Results: The developed ensemble model for cardiovascular disease (based on 131 variables) achieved an Area Under – Receiver Operating Characteristics (AU-ROC) score of 83.1% using no laboratory results, and 83.9% accuracy with laboratory results. In diabetes classification (based on 123 variables), eXtreme Gradient Boost (XGBoost) model achieved an AU-ROC score of 86.2% (without laboratory data) and 95.7% (with laboratory data). For pre-diabetic patients, the ensemble model had the top AU-ROC score of 73.7% (without laboratory data), and for laboratory based data XGBoost performed the best at 84.4%. Top five predictors in diabetes patients were 1) waist size, 2) age, 3) self-reported weight, 4) leg length, and 5) sodium intake. For cardiovascular diseases the models identified 1) age, 2) systolic blood pressure, 3) self-reported weight, 4) occurrence of chest pain, and 5) diastolic blood pressure as key contributors.

Conclusion: We conclude machine learned models based on survey questionnaire can provide an automated identification mechanism for patients at risk of diabetes and cardiovascular diseases. We also identify key contributors to the prediction, which can be further explored for their implications on electronic health records.

Obamacare On Twitter: Online Political Participation And Its Effects On Polarization

Journal paper
Gina Rico Mendez, Arthur G Cosby, and Somya D Mohanty.
In: TEORIJA IN PRAKSA 55.2 (May 2018), pp. 419–444.
Publication year: 2018

As Internet-based communications have expanded, online debating has become a significant form of political participation. This work examines online discussions around health care in the United States by analysing tweets about Obamacare and then assessing the degrees of polarisation in social media. The results indicate that highly influential entities in social media have an important capacity to polarise the public. Another relevant finding is that ideology is a powerful mechanism to frame online discussions by relegating policy arguments in online debates. Finally, this work shows that social media can easily promote negative sentiments towards ‘the other’, confirming group homogeneity in online communities.

OMT: A Dynamic Authenticated Data Structure for Security Kernels

Journal paper
Mohanty, Somya D, Mahalingam Ramkumar, and Naresh Adhikari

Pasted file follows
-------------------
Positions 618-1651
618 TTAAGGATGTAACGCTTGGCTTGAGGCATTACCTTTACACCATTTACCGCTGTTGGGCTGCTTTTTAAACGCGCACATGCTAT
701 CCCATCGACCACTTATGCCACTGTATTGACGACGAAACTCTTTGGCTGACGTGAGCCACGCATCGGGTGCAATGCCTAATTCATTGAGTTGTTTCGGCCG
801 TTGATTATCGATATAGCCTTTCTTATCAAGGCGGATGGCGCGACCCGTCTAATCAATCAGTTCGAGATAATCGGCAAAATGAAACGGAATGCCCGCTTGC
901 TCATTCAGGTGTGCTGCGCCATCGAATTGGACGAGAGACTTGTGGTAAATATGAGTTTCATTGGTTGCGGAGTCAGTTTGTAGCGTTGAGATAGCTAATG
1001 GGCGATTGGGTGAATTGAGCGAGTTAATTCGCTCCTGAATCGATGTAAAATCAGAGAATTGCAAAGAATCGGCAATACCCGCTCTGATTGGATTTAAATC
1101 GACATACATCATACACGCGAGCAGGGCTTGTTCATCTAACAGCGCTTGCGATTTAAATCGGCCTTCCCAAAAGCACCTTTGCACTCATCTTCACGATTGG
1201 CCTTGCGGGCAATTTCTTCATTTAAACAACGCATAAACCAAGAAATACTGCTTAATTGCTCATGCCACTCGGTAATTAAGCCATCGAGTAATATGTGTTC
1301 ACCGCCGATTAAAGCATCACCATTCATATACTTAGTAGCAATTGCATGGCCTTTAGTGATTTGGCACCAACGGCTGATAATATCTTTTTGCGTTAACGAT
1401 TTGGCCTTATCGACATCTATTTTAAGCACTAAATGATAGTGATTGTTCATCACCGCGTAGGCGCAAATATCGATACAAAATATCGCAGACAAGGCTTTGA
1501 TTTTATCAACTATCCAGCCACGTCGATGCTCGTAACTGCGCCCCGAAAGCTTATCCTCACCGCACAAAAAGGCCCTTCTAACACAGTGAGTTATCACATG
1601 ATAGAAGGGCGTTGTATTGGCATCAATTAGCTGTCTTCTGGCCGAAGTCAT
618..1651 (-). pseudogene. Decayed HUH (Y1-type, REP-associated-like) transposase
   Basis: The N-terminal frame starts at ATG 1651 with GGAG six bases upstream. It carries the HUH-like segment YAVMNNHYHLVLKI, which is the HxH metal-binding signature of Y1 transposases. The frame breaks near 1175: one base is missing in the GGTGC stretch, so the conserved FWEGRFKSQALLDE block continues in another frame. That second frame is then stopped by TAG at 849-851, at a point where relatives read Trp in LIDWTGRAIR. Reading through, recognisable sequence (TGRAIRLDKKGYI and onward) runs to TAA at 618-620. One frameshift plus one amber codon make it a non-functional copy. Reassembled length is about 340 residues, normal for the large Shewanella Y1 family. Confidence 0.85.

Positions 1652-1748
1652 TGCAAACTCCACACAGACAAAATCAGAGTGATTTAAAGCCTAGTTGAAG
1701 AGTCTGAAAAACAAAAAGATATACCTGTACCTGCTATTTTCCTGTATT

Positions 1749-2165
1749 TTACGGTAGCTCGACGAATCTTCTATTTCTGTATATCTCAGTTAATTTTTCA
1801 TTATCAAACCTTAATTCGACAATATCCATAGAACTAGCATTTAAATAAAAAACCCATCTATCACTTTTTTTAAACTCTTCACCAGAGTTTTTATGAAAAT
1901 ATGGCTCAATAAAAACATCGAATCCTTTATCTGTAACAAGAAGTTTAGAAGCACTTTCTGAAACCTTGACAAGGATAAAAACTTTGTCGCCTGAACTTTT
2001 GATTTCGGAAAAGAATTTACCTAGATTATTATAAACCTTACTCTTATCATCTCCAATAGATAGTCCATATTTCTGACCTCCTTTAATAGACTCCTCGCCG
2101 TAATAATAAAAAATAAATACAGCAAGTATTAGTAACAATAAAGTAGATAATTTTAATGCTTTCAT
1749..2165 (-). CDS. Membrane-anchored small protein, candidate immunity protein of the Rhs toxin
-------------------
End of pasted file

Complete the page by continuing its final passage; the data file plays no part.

International Journal of Computer Networks & Communications 8.4
Publication year: 2016

We introduce a family of authenticated data structures — Ordered Merkle Trees (OMT) — and illustrate their utility in security kernels for a wide variety of sub-systems. Specifically, the utility of two types of OMTs: a) the index ordered merkle tree (IOMT) and b) the range ordered merkle tree (ROMT), are investigated for their suitability in security kernels for various sub-systems of Border Gateway Protocol (BGP), the Internet’s inter-autonomous system routing infrastructure. We outline simple generic security kernel functions to maintain OMTs, and sub-system specific security kernel functionality for BGP sub- systems (like registries, autonomous system owners, and BGP speakers/routers), that take advantage of OMT .

Democracy, Education, and Free Speech: The Importance of #FeesMustFall for Transnational Activism

Journal paper
Lindsey Peterson, Kentse Radebe, and Somya D. Mohanty
Societies Without Borders 11.1 (2016), p. 10.
Publication year: 2016

South African students across numerous university campuses joined together in the second half of 2015 to protest the rising cost of higher education. In addition to on-campus protesting, activists utilized Twitter to mobilize and communicate with each other, and, as the protests drew national attention, the hashtag# FeesMustFall began trending on Twitter. Then, what began as a localized movement against tuition increases became a global issue when a court interdict was granted by a South African court against the use of the# FeesMustFall hashtag. This paper traces that global spread of the# FeesMustFall hashtag on Twitter as a response to the extraordinary attempt to limit online free speech. In this paper, we analyze the global flow and geographic spread of the# FeesMustFall hashtag on Twitter. Our evidence supports the argument that the attempt to censor and curtail the protestors’ right to organize and share the hashtag in fact propelled the# FeesMustFall movement onto the international stage.